Route 66 research


Bryan Rutan

A recent presentation in the University of Nebraska at Omaha’s Criss Library revealed details on a research study about the experience of African Americans along the historic Route 66 highway.

Dave Richards, dean of Criss Library and former project director for the National Park Service’s Route 66 African American Oral History Project, presented the findings of the research project to nearly 40 people gathered to learn more about the background, implementation and results of the year-long study.

The project was completed during Richards’ time at Missouri State University. According to Richards, funding for the project came from a $17,000 National Park Service Route 66 Corridor Preservation Grant.

Photo Courtesy of The Gateway
Photo Courtesy of The Gateway

Interviews were conducted with 20 people from the Springfield, Missouri area. The interviews were conducted in hopes they would provide researchers insight into the experience of people of color along Route 66.

For many, Route 66 is seen as an iconic part of Americana. It is a stretch of highway representing many of the perceived benefits of being an American, including having the freedom to travel where you please.

This romantic view of the 2,400-mile-long stretch of highway is, in many ways, a manifestation of the country’s love affair with the automobile and the freedom associated with it.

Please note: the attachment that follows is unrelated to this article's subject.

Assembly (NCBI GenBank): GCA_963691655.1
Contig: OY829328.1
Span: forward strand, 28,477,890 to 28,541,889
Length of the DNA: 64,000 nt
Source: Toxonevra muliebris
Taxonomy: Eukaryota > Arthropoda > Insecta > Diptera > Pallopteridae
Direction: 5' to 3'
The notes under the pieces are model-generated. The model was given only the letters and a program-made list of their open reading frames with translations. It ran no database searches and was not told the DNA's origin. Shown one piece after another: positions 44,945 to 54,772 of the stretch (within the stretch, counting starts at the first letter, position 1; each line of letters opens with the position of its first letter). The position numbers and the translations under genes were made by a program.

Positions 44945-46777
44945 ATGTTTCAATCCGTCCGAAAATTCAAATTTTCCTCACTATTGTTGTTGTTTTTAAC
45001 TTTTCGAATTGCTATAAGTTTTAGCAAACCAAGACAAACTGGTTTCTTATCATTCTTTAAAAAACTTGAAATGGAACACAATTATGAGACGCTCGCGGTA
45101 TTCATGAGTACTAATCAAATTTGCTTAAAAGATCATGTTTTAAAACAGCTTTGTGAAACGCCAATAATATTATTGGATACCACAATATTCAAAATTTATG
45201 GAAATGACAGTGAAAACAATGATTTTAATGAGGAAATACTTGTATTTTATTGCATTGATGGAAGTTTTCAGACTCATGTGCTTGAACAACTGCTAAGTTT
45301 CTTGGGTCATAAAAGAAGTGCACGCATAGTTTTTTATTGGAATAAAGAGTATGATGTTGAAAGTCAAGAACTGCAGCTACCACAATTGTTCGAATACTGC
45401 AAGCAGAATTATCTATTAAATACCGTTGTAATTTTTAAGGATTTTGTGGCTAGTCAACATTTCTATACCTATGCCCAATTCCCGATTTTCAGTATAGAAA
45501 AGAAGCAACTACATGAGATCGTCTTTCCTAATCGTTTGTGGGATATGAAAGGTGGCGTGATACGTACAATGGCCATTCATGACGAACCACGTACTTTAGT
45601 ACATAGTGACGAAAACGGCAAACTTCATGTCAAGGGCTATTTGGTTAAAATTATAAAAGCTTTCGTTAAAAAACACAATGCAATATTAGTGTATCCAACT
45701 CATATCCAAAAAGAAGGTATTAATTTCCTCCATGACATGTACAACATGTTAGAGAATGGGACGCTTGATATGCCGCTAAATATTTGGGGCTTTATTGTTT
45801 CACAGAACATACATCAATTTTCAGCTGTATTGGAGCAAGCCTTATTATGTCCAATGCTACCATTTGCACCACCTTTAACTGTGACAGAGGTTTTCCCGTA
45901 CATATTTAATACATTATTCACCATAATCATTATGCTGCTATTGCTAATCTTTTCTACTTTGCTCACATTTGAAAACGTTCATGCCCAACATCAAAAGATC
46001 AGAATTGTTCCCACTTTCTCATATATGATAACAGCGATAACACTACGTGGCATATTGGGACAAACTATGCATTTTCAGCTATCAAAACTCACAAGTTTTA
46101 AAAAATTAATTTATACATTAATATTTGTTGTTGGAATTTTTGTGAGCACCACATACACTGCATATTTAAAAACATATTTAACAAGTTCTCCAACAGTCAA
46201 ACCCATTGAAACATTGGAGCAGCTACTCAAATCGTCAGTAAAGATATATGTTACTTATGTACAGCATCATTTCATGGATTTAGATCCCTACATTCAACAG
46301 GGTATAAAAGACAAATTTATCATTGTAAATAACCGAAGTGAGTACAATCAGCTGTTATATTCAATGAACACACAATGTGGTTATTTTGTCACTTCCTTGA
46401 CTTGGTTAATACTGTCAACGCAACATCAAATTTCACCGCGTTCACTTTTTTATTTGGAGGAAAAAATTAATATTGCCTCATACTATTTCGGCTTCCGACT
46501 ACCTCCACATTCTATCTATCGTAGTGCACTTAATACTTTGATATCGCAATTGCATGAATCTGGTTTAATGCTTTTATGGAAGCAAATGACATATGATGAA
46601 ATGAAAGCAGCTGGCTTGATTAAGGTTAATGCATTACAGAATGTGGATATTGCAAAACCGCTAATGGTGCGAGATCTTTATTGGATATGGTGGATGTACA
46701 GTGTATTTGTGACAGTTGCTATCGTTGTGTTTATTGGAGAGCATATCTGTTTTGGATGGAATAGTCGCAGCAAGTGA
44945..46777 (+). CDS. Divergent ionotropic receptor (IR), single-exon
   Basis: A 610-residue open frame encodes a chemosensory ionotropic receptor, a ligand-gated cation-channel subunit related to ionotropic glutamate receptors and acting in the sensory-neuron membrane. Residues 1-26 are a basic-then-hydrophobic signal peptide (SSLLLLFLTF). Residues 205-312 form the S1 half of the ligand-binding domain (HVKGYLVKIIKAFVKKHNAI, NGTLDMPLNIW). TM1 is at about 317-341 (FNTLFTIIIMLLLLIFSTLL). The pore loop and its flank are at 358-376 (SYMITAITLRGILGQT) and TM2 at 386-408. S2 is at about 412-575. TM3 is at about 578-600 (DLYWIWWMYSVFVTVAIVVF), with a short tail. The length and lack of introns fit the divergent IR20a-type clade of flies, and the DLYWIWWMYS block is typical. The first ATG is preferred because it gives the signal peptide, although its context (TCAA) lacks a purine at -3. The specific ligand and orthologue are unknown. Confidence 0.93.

According to Richards, this romanticism is largely associated with the white experience along the historic stretch of highway and stands in stark contrast to that of the African-American’s.

“The white experience along Route 66 is that of red convertibles and old motels, but the African-American experience is that of getting from point A to point B,” said Richards.

The route, which stretches from Chicago to Los Angeles, passes through eight states and is littered with restaurants, hotels and service stations. The highway opened in 1926 and many of the establishments along the route were off limits to African-Americans and other people of color until the 1970s.

“Many of the folks we interviewed mentioned how it was actually easier to travel through segregated southern states because there were friendly accommodations geared specifically toward African American travelers along those routes,” Richards said.

According to the study, Nat King Cole, the artist who popularized the song “Route 66,” was not able to dine at most eating establishments and was denied access to hotels along the route even when he was touring and performing the song on a nightly basis in towns located on the highway because he was black.

Richards said the project wrapped up in December after a year of conducting interviews and gathering information regarding the African-American experience along Route 66.


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